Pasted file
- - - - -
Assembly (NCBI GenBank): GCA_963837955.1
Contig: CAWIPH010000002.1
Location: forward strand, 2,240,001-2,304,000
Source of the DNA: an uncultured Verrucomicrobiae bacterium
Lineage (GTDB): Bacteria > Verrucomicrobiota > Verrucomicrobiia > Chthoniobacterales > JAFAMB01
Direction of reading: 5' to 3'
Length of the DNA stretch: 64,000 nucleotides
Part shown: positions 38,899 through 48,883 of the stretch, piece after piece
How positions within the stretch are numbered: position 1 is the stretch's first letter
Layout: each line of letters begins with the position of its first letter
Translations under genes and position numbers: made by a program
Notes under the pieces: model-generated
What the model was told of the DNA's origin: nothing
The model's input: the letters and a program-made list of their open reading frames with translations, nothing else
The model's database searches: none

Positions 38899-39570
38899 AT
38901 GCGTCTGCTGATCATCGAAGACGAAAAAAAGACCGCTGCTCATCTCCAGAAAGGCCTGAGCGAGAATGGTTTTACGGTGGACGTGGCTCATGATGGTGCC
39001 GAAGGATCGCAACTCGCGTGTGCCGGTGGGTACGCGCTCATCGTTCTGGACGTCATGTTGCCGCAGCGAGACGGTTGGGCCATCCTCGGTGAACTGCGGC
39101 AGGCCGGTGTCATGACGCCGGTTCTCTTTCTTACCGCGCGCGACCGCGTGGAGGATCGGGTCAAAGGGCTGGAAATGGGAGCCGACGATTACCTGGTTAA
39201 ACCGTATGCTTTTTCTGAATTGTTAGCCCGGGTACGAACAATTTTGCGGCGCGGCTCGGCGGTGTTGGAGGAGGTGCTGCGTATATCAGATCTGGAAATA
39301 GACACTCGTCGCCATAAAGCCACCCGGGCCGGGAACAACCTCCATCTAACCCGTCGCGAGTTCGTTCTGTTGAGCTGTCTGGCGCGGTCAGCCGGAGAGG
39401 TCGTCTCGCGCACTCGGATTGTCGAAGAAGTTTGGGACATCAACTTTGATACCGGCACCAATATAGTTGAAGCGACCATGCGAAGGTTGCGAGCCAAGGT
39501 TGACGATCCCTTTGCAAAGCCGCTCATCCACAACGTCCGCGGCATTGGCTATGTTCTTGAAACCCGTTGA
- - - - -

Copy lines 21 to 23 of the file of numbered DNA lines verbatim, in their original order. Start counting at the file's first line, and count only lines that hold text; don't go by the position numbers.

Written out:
39201 ACCGTATGCTTTTTCTGAATTGTTAGCCCGGGTACGAACAATTTTGCGGCGCGGCTCGGCGGTGTTGGAGGAGGTGCTGCGTATATCAGATCTGGAAATA
39301 GACACTCGTCGCCATAAAGCCACCCGGGCCGGGAACAACCTCCATCTAACCCGTCGCGAGTTCGTTCTGTTGAGCTGTCTGGCGCGGTCAGCCGGAGAGG
39401 TCGTCTCGCGCACTCGGATTGTCGAAGAAGTTTGGGACATCAACTTTGATACCGGCACCAATATAGTTGAAGCGACCATGCGAAGGTTGCGAGCCAAGGT